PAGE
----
You’ve now created your GitHub repository and pushed your primary branch to the remote repository. Next, push your second branch by typing the following command in your Terminal:
git push -u origin <branch name>
Then, in Github, navigate to your repository, click “Create Pull Request”, and click on your second branch name. You’re taken to a page with a list of changes. These changes show the commits and the files changed. Again, click on the “Create Pull Request” button to be taken to a page with two input boxes.
This part of creating a pull request allows you to describe the changes you wish to be merged into the primary branch. It is good practice to be as descriptive as possible in the description box. This page will allow anyone to understand what the changes are and how they impact the current project.
Once you’re happy with the title, the description, and if you wanted to add anyone to review your pull request. Click the “Create Pull Request” button.
Now you or your co-contributors can review the changes and determine whether they should be merged into the primary branch.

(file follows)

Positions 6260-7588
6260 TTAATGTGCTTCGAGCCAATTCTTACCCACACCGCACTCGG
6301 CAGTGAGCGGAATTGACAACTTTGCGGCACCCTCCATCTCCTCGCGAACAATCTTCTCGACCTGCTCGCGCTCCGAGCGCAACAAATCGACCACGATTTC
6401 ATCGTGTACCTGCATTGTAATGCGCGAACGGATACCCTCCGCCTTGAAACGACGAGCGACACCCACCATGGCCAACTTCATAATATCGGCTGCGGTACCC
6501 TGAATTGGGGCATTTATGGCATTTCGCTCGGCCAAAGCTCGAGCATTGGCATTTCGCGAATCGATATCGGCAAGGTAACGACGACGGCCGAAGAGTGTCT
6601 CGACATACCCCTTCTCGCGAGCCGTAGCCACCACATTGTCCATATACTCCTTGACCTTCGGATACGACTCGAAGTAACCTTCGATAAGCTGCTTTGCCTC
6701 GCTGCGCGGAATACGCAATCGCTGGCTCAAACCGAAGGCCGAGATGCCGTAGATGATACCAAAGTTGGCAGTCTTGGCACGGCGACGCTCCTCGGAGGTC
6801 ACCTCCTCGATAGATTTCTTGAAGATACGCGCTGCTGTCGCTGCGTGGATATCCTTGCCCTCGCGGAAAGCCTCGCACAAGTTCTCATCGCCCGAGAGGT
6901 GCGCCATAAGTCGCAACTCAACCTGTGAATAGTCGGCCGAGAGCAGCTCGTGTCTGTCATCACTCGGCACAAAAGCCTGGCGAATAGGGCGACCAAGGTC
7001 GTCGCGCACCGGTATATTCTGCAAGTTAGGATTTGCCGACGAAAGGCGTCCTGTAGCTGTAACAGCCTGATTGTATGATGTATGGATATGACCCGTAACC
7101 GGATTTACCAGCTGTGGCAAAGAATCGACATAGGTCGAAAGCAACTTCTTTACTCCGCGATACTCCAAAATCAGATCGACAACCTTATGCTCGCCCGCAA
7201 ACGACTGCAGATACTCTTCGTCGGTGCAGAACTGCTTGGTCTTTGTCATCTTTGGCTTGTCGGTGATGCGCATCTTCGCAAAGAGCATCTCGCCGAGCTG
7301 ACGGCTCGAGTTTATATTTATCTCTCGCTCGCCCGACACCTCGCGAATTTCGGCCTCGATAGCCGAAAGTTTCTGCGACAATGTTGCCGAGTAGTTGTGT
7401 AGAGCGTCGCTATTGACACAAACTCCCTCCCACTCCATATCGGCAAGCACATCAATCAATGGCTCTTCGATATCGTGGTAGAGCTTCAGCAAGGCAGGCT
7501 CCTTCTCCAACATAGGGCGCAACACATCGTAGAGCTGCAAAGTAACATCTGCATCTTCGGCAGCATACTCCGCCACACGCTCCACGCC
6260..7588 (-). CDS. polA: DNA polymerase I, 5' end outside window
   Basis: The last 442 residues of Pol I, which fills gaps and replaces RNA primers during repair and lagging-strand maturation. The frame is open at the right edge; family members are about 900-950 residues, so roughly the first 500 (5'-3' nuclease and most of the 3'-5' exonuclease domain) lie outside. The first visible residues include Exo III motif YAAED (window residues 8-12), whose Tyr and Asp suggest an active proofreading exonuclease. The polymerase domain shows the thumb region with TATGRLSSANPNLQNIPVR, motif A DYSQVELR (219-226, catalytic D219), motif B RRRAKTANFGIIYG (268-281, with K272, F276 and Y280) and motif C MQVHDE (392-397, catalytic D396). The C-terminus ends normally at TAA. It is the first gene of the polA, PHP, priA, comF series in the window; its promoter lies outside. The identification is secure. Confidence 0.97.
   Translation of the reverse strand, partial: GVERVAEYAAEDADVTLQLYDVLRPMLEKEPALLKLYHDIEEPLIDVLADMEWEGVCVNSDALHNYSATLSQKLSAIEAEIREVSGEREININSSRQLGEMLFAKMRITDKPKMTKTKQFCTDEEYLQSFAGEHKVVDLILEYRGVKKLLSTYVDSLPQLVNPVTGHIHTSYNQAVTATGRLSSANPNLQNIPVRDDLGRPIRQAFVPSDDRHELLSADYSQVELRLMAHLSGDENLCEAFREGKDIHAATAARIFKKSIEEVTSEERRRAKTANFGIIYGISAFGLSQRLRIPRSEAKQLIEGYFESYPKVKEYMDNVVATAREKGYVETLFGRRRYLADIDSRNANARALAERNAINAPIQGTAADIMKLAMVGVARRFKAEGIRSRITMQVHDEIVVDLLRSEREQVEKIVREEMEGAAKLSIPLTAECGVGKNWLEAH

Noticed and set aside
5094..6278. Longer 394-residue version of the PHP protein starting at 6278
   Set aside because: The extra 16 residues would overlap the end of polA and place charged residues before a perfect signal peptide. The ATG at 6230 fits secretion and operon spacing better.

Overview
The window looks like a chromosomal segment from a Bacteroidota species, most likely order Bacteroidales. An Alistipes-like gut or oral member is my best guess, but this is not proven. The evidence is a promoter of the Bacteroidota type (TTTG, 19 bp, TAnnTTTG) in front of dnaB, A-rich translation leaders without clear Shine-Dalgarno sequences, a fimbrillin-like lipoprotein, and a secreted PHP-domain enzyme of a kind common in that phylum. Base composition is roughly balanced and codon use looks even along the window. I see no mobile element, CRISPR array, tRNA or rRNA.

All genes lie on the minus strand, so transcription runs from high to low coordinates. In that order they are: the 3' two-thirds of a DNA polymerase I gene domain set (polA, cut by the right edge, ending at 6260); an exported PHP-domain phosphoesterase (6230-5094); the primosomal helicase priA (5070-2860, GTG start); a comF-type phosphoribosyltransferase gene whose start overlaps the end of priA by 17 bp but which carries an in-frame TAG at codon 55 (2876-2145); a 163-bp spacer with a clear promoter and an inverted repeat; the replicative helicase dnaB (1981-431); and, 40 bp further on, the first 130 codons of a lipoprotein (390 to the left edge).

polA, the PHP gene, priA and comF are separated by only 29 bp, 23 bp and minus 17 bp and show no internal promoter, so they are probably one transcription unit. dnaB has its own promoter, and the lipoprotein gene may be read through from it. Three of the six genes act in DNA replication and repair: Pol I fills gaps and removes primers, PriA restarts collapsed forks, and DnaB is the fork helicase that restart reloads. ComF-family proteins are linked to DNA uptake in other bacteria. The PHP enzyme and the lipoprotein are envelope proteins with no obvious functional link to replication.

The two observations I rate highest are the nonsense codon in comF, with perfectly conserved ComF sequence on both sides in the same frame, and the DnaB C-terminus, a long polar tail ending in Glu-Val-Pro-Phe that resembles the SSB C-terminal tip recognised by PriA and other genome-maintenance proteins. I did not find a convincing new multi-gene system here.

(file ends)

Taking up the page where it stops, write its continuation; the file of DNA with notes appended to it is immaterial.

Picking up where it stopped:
If you are happy to merge this branch, click the “Merge Pull Request” button. You have now merged your changes into the primary branch.
If you go back to your Terminal, make sure you are on the primary branch, then type
git pull, you’ll see the file you added to the second branch is now in your primary branch!
If you have followed this tutorial from start to finish, you have now installed Git on your local machine, added some files, and committed these files to the repository history. You then branched out from your primary branch, added some more files, and again committed these files to the repository.
Following the above steps, you created a GitHub account and a repository on GitHub. You then linked your local repository to your GitHub repository and pushed your branches, changes, and commits to this remote repository.
Next, you created a
Pull Request, which highlighted the differences between your two branches, and allowed you to merge the secondary branch into the primary, so that now all changes exist in the primary branch.
With Hacktoberfest just around the corner, there’s no better time to put your Git learnings into practice! We are excited to be a Hacktoberfest partner this year, so you might want to check out some of the Vonage projects while you work towards your PR goal. Happy hacking!
Don’t forget, if you have any questions, advice, or ideas you’d like to share with the community, then please feel free to jump on our Community Slack workspace, or pop a reply below. I’d love to hear back from anyone that has implemented this tutorial and how your project works.